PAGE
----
The 5th District "lobster claw" survives in the special master's recommended map adopted by the Supreme Court. Special Master Nathaniel Persily

The Connecticut Supreme Court gave no sign Thursday of a willingness to heed pleas by Republicans to take on the political task of overhauling a congressional map that has produced only Democratic victories since 2008.

The justices asked no questions in a 27-minute hearing, declining to engage in a debate over whether the court should take a more aggressive role when a legislative impasse gives them the final word on redistricting.

As a result, it is likely that Connecticut’s congressional map will continue to feature the “lobster claw,” the product of a bipartisan map drawn 20 years ago to serve the interests of two incumbents, a Democrat and a Republican left in the same district when the state lost one of its six seats.

Following the court’s directive to make only the changes necessary to equalize the population of the five districts, a special master has produced a map barely changed from the old one.

“This court gave clear, unequivocal, very precise directives to the special master on how to prepare a reapportionment plan,” said Aaron Bayer, a lawyer for Democrats on the commission. “The special master followed those directives meticulously and produced a plan that complies in every respect with this court’s order. The court should adopt the plan that the special master has recommended.”

Proloy K. Das, a lawyer representing Republicans, argued that the court was incorrect in the deference given to the 2002 map, the last one produced by the legislature’s bipartisan Reapportionment Commission.

Such deference is required when a court is considering a challenge to a map produced by the commission, but not when the commission deadlocks as it did after the 2010 and 2020 censuses, Das said. 

The Connecticut Constitution gives responsibility for redistricting to the court when the Reapportionment Commission fails to produce a plan. It is silent on what criteria the court should follow.

“The exact words are ‘establish a plan of redistricting.’ And it’s in that capacity this court must draw the best and fairest map for our electorate,” Das said. “And it’s the only way we can fix the current gerrymandered lobster claw that defines our present map.”

Das said the status quo favors Democrats, and they never will agree to a more compact map if they know an impasse will shift the task to a court forever committed to doing nothing more than minimal changes.

“The parties will never reach an agreement,” Das said. “We’ll reach gridlock, and we’ll be back here, because the party that’s advantaged, a party that has a map that produces 5-0 in favor of one party, has no incentive to change.”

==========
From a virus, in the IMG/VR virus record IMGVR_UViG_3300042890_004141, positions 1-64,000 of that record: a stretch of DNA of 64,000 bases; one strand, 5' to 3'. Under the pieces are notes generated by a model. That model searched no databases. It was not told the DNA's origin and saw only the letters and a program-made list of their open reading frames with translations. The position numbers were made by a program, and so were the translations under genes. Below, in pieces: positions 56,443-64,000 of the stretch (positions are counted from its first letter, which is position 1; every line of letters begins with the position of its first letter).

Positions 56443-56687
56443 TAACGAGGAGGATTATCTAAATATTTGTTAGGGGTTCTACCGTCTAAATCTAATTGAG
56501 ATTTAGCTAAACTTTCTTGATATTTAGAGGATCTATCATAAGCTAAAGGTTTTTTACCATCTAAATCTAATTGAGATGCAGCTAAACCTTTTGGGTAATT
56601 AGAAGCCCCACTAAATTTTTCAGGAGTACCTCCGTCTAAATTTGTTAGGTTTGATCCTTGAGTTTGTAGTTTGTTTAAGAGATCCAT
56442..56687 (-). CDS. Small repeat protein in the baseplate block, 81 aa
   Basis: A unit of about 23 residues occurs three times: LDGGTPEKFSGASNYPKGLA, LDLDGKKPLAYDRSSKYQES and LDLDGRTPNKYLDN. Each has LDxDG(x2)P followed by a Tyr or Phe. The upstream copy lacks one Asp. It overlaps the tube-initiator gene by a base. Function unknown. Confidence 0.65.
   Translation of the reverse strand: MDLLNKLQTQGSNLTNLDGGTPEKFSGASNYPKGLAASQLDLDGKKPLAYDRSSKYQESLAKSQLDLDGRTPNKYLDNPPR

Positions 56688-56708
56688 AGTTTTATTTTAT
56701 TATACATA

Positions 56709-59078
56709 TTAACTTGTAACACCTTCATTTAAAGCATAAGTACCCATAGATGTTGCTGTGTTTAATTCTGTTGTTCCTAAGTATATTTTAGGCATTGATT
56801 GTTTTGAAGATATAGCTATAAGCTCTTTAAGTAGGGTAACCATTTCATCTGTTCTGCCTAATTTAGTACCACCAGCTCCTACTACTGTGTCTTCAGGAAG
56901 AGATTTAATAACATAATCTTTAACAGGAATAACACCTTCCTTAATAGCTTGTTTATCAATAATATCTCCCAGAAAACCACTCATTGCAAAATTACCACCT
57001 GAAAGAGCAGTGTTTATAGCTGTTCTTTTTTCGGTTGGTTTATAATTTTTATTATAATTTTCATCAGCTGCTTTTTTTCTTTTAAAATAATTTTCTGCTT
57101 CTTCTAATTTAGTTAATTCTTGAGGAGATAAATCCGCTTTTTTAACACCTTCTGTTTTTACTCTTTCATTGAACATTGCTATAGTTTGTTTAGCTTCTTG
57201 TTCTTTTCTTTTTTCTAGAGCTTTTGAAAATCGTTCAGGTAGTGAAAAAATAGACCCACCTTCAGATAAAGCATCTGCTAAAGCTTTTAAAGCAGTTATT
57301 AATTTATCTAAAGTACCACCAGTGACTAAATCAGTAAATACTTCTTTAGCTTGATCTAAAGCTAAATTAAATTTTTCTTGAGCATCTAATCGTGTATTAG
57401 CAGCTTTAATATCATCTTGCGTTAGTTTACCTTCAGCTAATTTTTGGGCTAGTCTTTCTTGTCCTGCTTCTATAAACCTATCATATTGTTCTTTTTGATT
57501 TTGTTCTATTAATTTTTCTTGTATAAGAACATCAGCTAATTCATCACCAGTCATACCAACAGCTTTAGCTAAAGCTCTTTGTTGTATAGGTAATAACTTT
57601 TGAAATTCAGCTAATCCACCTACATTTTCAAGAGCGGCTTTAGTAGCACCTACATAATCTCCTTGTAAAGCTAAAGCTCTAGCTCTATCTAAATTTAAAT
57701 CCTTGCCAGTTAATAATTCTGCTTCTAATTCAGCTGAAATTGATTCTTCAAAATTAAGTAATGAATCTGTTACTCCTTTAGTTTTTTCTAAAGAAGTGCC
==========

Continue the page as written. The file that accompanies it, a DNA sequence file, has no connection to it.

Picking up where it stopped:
Bayer acknowledged that the constitution clearly grants broad authority to the court once the commission deadlocks.

“But it doesn’t direct this court to step in and replicate the political process,” Bayer said. “It doesn’t direct this court to use traditional redistricting principles to start from scratch and remake the map, move hundreds of thousands of voters into new districts.”

Das drew inspiration from an unlikely source. Addressing a court wholly appointed by two Democratic governors, Das quoted one of the U.S. Supreme Court’s liberal justices, Elena Kagan, from her withering dissent in a gerrymandering decision delivered in 2019:

“These gerrymanders enabled politicians to entrench themselves in office as against voters’ preferences. They promoted partisanship above respect for the popular will. They encouraged a politics of polarization and dysfunction. If left unchecked, gerrymanders like the ones here may irreparably damage our system of government.”

But he also noted that the 5-4 majority in the case, Rucho v. Common Cause, the U.S. Supreme Court held that federal courts lack jurisdiction to adjudicate claims of political gerrymandering, but it was up to state courts to address them based on their constitutions.

“The remedy lies in state courts,” Das said.

Connecticut’s map must be redrawn because it produces only Democratic victories, even though Republican candidates garner as much as 47% of the total vote, Das said.

Bayer said that thinking was flawed.

The map produced Republican victories in three of the five districts in the 2002 and 2004 elections, and the Republican candidate for governor carried the 2nd and 5th districts in 2018.

“That has to do with candidates,” Bayer said. “That bespeaks competitive districts, not uncompetitive districts.”

The U.S. Supreme Court case Das cited was about partisan gerrymandering, the product of maps produced in states where the dominant party could tilt the map. Bayer said that was not relevant in Connecticut, where the process is bipartisan.

The map now opposed by Republicans was a political compromise, drawn to establish a competitive district where two incumbents from opposite parties could have a fair fight.

Bayer conceded the resulting map isn’t pretty.

“It doesn’t mean it’s illegitimate. It means that that is how political compromise happens,” Bayer said. “It’s not always clean and neat. It’s often messy.”

The justices sat silently during the arguments. The only comment from the bench came at the end.

“Thank you, counsel,” Chief Justice Richard A. Robinson said. “This argument was very helpful, appreciate it.”

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Mark is the Capitol Bureau Chief and a co-founder of CT Mirror. He is a frequent contributor to WNPR, a former state politics writer for The Hartford Courant and Journal Inquirer, and contributor for The New York Times.